kqueue LOR

Bruce Evans bde at zeta.org.au
Tue Dec 12 18:48:54 PST 2006

On Tue, 12 Dec 2006, John Baldwin wrote:

> On Tuesday 12 December 2006 13:43, Suleiman Souhlal wrote:

>> Why is memory barrier usage not encouraged? As you said, they can be used to
>> reduce the number of atomic (LOCKed) operations, in some cases.
>> ...
>> Admittedly, they are harder to use than atomic operations, but it might
>> still worth having something similar.

How would MI code know when using memory barriers is good?  This is already
hard to know for atomic ops -- if there would more than a couple of atomic
ops then it is probably better to use 1 mutex lock/unlock and no atomic
ops, since this reduces the total number of atomic ops in most cases, but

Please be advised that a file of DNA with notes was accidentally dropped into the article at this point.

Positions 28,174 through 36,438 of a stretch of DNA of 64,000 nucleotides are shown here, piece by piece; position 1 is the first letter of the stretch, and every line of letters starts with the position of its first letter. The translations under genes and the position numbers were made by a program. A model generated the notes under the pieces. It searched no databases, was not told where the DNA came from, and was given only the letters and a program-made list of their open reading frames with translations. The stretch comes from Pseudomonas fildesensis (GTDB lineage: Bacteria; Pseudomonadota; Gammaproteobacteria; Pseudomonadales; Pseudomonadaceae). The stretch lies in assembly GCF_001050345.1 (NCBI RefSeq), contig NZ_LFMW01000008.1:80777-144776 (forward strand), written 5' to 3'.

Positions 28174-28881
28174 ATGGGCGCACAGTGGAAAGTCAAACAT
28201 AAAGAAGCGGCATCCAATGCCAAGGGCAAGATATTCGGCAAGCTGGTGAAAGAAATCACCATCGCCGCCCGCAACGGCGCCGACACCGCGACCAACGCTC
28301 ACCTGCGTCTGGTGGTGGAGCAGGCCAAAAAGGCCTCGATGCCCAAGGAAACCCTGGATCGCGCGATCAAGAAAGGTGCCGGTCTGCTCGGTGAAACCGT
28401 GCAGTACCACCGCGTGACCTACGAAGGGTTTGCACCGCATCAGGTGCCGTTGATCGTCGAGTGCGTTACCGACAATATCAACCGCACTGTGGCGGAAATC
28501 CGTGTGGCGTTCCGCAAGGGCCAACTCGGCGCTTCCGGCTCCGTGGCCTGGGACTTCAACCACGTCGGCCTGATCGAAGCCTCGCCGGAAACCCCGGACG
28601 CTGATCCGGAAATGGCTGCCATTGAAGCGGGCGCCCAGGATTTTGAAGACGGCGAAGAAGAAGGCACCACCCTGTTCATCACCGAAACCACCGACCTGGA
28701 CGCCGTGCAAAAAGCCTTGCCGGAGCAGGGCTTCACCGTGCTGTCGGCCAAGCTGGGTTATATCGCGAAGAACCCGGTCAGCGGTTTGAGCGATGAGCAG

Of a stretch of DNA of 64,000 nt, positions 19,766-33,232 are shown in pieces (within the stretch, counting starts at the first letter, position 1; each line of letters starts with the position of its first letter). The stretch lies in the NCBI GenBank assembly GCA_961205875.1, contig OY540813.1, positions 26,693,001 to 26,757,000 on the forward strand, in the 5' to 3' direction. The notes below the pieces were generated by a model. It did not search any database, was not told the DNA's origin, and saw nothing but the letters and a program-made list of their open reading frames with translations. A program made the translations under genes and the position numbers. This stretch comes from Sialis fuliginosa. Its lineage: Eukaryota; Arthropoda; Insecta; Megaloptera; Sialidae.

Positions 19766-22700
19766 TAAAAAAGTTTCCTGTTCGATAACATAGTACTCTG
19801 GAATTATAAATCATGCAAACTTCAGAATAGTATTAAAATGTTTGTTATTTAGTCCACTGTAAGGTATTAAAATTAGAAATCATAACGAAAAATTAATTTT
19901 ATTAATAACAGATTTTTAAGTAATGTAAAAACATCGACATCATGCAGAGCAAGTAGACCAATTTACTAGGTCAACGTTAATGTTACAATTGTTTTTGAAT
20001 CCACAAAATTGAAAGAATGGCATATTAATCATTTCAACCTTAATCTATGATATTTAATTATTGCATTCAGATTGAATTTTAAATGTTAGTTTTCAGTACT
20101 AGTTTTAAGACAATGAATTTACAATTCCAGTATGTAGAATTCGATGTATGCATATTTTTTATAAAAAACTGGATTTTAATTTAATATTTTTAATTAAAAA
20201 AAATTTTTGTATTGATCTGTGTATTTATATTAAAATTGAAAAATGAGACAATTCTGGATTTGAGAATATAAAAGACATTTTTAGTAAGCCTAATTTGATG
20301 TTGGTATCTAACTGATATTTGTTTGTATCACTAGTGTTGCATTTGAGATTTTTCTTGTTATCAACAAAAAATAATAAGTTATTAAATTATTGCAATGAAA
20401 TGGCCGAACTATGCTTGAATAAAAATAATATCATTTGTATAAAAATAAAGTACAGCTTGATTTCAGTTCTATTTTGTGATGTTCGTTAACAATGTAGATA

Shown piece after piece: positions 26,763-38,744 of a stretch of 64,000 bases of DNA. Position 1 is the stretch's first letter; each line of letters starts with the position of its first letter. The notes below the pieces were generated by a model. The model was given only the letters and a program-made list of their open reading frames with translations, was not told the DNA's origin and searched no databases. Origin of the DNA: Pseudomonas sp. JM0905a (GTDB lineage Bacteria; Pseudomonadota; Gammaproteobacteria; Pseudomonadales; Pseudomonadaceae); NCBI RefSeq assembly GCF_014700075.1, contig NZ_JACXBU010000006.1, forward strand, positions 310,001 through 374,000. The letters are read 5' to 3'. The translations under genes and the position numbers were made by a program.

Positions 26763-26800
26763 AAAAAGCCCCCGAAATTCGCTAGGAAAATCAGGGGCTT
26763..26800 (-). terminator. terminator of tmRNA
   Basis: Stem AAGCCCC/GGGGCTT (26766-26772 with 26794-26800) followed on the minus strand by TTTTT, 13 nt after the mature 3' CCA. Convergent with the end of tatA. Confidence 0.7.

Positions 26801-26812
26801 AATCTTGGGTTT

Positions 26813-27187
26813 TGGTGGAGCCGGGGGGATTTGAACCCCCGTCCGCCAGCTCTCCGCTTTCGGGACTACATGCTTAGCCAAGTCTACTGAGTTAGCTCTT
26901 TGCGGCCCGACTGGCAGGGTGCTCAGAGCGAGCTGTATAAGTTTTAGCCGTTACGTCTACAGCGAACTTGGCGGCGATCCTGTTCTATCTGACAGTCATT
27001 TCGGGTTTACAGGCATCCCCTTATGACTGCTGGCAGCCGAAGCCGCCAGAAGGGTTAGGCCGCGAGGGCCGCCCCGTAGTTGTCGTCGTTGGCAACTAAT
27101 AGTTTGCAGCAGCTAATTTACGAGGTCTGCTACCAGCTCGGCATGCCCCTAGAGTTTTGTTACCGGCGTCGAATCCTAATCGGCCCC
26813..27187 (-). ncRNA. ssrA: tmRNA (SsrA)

it is hard for MI code to know how many "a couple" is.  (This also depends
on the SMP option -- without SMP, locking is automatic so atomic ops are
very fast but mutexes are still slow since they do a lot more than an
atomic op.)

> Memory barriers just specify ordering, they don't ensure a cache flush so
> another CPU reads up to date values.  You can use memory barriers in
> conjunction with atomic operations on a variable to ensure that you can
> safely read other variables (which is what locks do).  For example, in this

I thought that the acquire/release variants of atomic ops guarantee
this.  They seem to be documented to do this, while mutexes don't seem
to be documented to do this.  The MI (?) implementation of mutexes
depends on atomic_cmpset_{acq,rel}_ptr() doing this.


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